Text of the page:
In Germany, lawmakers are pushing ahead with fines of up to 50 million euros, or $56 million, if Silicon Valley companies do not limit how online hate speech circulates on their social networks.
Recent legislation already gives Britain’s law enforcement officials some of the world’s strongest powers to read and monitor online chatter from potential extremists.
Now the country’s politicians want to go further.
In its electoral manifesto and in speeches by senior politicians, the governing Conservative Party outlined proposals to offer security officials more ways to keep tabs on potential extremists. Theresa May, the prime minister, raised the issue at a recent Group of 7 meeting and in talks with President Emmanuel Macron of France.
But if the proposals are pushed through, there will be costs.
The Conservatives now rule with a minority in Parliament, and will most likely have to rely on other parties for support. That may necessitate compromise or horse trading.
And the additional measures could hurt Britain’s effort to court new investment from the global tech sector as it prepares to leave the European Union.
Who Should Have Access to Your Messages?
Mrs. May had a simple message after the recent deadly terrorist attack in London.
“We need to do everything we can at home to reduce the risks of extremism online,” she told the British public, echoing a similar message by her government after a previous attack in Manchester.
Part of that plan is to demand that companies such as Apple and Facebook allow Britain’s national security agencies access to people’s encrypted messages on services like FaceTime and WhatsApp.
These services use so-called end-to-end encryption, meaning that a person’s message is scrambled when it is sent from a device, so that it becomes indecipherable to anyone but its intended recipient.
British officials, like their American counterparts, would like to create a digital backdoor to this technology.
Yet an opening for intelligence agencies, experts warn, would also allow others, including foreign governments and hacking groups, to potentially gain access to people’s digital messages.
It would also most likely induce terrorist groups to move to other forms of encrypted communication, while leaving everyday Britons — and others traveling in the country — susceptible to online hacks.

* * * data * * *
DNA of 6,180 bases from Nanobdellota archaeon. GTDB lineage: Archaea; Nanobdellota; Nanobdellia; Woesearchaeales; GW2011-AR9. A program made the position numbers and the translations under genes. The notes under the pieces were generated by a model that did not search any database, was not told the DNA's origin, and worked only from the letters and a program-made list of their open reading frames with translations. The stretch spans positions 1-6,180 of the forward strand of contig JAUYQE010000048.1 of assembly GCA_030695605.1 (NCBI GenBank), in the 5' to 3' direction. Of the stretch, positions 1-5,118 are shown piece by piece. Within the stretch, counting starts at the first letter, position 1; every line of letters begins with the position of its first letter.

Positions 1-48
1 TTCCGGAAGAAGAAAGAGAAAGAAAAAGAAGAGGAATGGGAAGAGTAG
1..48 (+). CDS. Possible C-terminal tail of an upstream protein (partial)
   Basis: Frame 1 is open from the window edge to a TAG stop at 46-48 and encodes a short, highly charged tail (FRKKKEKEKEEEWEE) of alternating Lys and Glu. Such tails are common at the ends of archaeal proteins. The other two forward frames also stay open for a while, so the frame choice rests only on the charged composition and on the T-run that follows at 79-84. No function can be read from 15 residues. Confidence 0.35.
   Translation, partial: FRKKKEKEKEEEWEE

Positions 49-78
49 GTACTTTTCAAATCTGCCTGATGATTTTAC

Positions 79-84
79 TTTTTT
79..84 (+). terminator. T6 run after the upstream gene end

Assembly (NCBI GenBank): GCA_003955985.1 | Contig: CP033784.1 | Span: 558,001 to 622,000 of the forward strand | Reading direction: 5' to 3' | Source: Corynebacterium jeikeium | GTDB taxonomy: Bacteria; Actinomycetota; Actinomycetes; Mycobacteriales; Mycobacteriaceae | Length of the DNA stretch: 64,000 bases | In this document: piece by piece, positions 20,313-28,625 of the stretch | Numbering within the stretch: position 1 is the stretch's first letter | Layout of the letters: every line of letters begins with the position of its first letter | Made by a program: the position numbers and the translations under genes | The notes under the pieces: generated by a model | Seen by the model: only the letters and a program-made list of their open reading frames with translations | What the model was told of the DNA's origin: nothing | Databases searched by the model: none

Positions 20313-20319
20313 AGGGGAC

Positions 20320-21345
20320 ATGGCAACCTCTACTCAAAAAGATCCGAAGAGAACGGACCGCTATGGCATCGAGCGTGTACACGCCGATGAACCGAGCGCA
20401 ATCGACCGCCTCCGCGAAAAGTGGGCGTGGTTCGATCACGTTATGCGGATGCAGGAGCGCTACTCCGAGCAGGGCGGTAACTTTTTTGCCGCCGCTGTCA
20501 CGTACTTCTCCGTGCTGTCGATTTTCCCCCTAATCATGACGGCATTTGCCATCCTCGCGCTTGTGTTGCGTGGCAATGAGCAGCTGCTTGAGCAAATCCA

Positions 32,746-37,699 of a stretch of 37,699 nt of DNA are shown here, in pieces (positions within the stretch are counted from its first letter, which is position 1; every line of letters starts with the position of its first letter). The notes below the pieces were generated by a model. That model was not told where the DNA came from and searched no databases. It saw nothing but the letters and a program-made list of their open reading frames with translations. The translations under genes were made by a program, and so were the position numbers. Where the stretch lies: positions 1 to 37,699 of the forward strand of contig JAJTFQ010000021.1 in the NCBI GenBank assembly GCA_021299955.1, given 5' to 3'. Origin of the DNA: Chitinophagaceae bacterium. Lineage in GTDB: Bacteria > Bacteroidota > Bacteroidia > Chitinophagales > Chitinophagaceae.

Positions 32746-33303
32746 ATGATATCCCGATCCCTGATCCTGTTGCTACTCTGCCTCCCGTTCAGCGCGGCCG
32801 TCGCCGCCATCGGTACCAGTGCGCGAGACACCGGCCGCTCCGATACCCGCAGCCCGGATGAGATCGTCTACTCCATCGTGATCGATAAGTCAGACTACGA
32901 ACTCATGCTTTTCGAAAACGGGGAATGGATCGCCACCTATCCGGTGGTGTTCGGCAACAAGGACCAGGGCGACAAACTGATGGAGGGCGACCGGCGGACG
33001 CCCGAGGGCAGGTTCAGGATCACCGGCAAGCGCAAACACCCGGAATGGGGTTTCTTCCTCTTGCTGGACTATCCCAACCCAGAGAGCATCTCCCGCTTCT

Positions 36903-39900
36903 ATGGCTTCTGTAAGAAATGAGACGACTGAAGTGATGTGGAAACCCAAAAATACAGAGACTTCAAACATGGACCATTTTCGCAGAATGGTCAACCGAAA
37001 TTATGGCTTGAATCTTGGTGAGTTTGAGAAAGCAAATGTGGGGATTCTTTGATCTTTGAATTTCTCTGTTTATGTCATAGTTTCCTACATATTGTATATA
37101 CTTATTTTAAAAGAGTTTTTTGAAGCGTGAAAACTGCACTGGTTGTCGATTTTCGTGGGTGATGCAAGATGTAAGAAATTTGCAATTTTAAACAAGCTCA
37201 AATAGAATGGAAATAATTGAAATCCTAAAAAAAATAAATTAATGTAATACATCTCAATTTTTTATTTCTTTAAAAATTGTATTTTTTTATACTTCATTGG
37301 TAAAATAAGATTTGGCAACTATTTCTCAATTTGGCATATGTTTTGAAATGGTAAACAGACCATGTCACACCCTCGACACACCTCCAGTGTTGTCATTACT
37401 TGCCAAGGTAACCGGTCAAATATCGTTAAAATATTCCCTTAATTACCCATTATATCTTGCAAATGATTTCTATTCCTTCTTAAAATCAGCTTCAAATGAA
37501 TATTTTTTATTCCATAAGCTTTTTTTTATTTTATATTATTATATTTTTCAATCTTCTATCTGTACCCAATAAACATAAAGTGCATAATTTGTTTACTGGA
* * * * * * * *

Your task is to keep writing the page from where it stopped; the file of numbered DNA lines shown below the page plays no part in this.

“If the British government asks for a special key like this, what stops other governments from asking for the same access?” said Nigel Smart, a cryptology professor at the University of Bristol. “You need end-to-end encryption because it stops anyone from listening in.”
British lawmakers say law enforcement and intelligence agencies need such access to foil potential terrorist plots.
But Facebook and others respond that they already provide information on people’s online activities, when required, including the I.P. address — a pseudo fingerprint for digital devices — of machines from where messages are sent.
And in a letter sent to British politicians in late 2015 — just as an earlier debate about tech regulation was bubbling to the surface — Apple made its views clear.
“We believe it would be wrong to weaken security for hundreds of millions of law-abiding customers so that it will also be weaker for the very few who pose a threat,” the company said.
Extremist Messages: What Should Be Controlled?
British politicians have another target in policing the internet: extremist messages that are circulated on Facebook, YouTube and other social media.
While other countries have taken steps to control how such material is shared across the web, tech executives and campaigners say that Britain has gone further than almost any western country, often putting the onus on companies to determine when to take down content that while offensive, does not represent illegal — or violent — messaging.
“I’d like to see the industry to go further and faster in not only removing online terrorist content, but stopping it going up in the first place,” Amber Rudd, the country’s home secretary, said before meeting with tech executives this year. At the time, she called on them to take further steps to counter such extremist material.
Mrs. May also had discussions with Mr. Macron, the French president, last week about holding tech companies legally liable if they fail to remove content.
The British government’s stance has put tech companies in the difficult position of having to determine what should, and should not, be allowed online.
Britain’s freedom of expression laws are not as far-reaching as those in the United States, allowing British lawmakers to push for greater control over what is circulated across the web.
In recent months, companies like Facebook and Twitter say that they have taken additional steps to remove illegal extremist material from their social networks, and are giving users ways to flag potentially offensive content.
That includes Facebook announcing on Thursday that it would use artificial intelligence technology to flag, and remove, inappropriate content. Google has also provided financing to nonprofit organizations aimed at countering such hate speech online.
Some other European lawmakers have warned that too-strict limits on what can be shared across the web may hamper freedom of speech, a touchy subject for many people who grew up behind the Soviet-era iron curtain.
“For me, freedom of expression is a basic fundamental right,” Andrus Ansip, the digital chief at the European Commission, the executive arm of the European Union, said in an interview this year. “Nobody wants to see a Ministry of Truth.”
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